“Moose ’n Me”

“Moose ’n Me”

From Chicken Soup for the Soul: The Story Behind the Song

Kenny Loggins
“Moose ’n Me”

Written by Kenny Loggins and Scott Bernard
Recorded by Kenny Loggins

I started this song as an 18-year-old, about a year after I got my first dog. I had just moved out of my parents’ home, and was living in East L.A., a notoriously rough part of town, renting half a duplex for $65 a month, behind a high school that had a far from stellar reputation. Coming home early one afternoon, I startled a burglar in my kitchen, who crashed his retreat out the back door. And that’s how it dawned on me I wanted a dog, for both protection and companionship.

The next day, my mom and I went to the home of a friend of hers to select a puppy from a litter of new-born “beagle/mutts.” I picked the biggest one, the one who climbed over his siblings to get to the food first, my logic being his natural survival instincts could serve us both, and named him Moose.

Moose and I quickly bonded, and I took him everywhere with me, even recording sessions. I confess, however, that being your basic, air-headed hippie singer/songwriter, I would sometimes forget he was with me, and leave a party at 3:00 AM without him. Moose figured out right away that one of us had to be the responsible one, and it probably wasn’t going to be me, so he’d camp by the door and practically sleep with one eye open. I guess I was as much “his boy” as he was “my dog.”

Back in early 1971, Jimmy Messina and I had just started picking songs for what was to be our first album together, “Sittin’ In.” Out of the many song ideas I showed him, Jimmy was always partial to the one about Moose and me. But I wasn’t so sure. I thought it was incomplete and not quite right for Loggins and Messina. Too simple, too childlike.

37 years later, when I recently decided to do a “Family Album” for Disney, it struck me that Moose’s time had finally come. I could complete it based, in hindsight, on a bittersweet memory. I wrote the new bridge and last verse remembering how, even though I had been on the road, many miles away from him when Ol’ Moose passed away, I could feel in my gut the night that he left.

But hearts stay connected wherever they roam

One night miles away

Somethin’ told me

He was gone.

Thus the song was reborn, this time with a subtle sense of a higher purpose.

Interestingly, just before I finished the song, my youngest son, Luke, and his little sister, Hana, lost their dog, Sprocket. The first thing I heard myself saying to my children to explain what had happened was simply, “Sprocket’s gone to heaven.” It was the one thought that calmed Hana the most, and I suspect what most parents say in such a moment.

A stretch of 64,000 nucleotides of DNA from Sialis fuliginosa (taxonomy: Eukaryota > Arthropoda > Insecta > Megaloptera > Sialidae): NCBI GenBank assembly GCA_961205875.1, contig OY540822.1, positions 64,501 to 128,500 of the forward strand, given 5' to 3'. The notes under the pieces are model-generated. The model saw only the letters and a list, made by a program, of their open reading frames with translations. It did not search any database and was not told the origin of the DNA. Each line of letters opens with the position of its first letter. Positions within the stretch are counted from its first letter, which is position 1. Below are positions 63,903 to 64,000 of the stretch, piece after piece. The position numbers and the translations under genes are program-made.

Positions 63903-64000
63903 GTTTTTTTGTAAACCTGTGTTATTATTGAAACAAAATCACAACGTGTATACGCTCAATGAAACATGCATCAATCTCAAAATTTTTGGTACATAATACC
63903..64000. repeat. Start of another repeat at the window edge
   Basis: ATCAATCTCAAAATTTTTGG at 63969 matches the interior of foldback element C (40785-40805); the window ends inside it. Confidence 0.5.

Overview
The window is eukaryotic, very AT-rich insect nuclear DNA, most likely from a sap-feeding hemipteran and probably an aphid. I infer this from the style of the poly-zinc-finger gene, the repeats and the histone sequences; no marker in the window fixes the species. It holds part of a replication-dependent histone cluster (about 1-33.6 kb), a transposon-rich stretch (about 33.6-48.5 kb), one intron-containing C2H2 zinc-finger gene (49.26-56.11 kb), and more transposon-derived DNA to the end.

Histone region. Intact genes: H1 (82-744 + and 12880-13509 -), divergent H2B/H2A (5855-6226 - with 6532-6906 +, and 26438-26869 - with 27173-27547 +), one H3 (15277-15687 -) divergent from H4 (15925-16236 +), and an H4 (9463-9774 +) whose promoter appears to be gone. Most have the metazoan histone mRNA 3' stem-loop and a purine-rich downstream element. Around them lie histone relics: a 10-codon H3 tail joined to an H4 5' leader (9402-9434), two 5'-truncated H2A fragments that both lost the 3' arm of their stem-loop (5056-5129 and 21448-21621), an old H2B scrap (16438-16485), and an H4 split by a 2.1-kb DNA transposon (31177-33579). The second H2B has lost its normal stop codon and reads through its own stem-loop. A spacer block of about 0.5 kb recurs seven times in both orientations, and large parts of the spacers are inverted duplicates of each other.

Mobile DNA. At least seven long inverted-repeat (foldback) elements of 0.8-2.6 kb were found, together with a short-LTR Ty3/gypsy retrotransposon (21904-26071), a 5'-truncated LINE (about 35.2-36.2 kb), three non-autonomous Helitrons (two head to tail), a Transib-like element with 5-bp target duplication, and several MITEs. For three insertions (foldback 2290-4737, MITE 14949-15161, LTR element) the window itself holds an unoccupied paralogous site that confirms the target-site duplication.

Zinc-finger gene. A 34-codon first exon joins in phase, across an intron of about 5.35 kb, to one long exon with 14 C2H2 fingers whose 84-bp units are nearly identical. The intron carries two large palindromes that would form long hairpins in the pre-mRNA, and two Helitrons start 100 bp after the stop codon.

I read once that the first to greet us when we pass over are our pets, then perhaps a loved one or close family member. My dad, my mom, and my big brother, Bob, have all passed away, but I know that even if no one else is there to meet me, Moose will be.

People talk a’ how we’ll all be reunited

When we pass through the Pearly Gates

Mom and dad and Bob ‘are gonna make it

’N you can bet we’re gonna celebrate.

We all believe we’ll be meetin’ our maker

When it’s long past time to spare

(But if) His angels can’t make it

I know the one who’ll meet me there.

Moose is a good dog.

My highest hope for this song is that parents might use it to aid their children through the mourning process, when that time inevitably comes.

“Moose ’n Me”

Me and Moose were heading down the river

Makin’ for the delta line,

All our friends were back up in the mountains

Where me and Moosie had spent our lives.

Pappy say “no lazy hound dog is ever gonna

Stray from where he’s born.”

But moose is crazy —

Moosie thinks that I’m his home.

Moose is a good dog

Moose is a good dog,

Moose is a good dog

And I’d like to say,

A good dog Moosie is.

Captain Ferguson was waitin’ by the river

Where me and Moose had planned to stay

But before Cap n’ I could make a connection

Some fella’ said I was in his way.

He came at me with a crazy eyed stagger

But the Moose just growled him down

And I smiled and whispered

As my foe turned around.

Moose, you’re a good dog,

Moose is a good dog

Moose is a good dog

And I’d like to say

a good dog Moosie is.

Moose is a good dog

Yes he is

Moose is a good dog

Moose is a good dog

And I’d like to say

a good dog Moosie is.

Backroads and Highways

so go the years

And a young man must follow his dreams,

But hearts stay connected wherever they roam

One night miles away

Somethin’ told me

He was gone.

People talk a’ how we’ll all be reunited

When we pass through the Pearly Gates

Mom and dad and Bob ‘are gonna make it

’N you can bet we’re gonna celebrate

We all believe we’ll be meetin’ our maker

When it’s long past time to spare

(But if) His angels can’t make it

I know the one who’ll meet me there

Moose is a good dog

Moose is a good dog,

Moose is a good dog

And I’d like to say,

A good dog Moosie is.

Moose is a good dog

Yes he is

Moose is a good dog

Moose is a good dog

And I’d like to say

a good dog Moosie is.

Moose is a good dog

Yes he is

Moose is a good dog

Moose is a good dog

And I’d like to say

a good dog Moosie is

a good dog Moosie is.

Moose is a good dog

Yes he is

Moose is a good dog

Moose is a good dog

And I’d like to say

a good dog Moosie is.

Moose is a good dog

Moose is a good dog

Moose is a good dog

And I’d like to say

a good dog Moosie is.

Written by Kenny Loggins and Scott Bernard. © 1970 Universal Music

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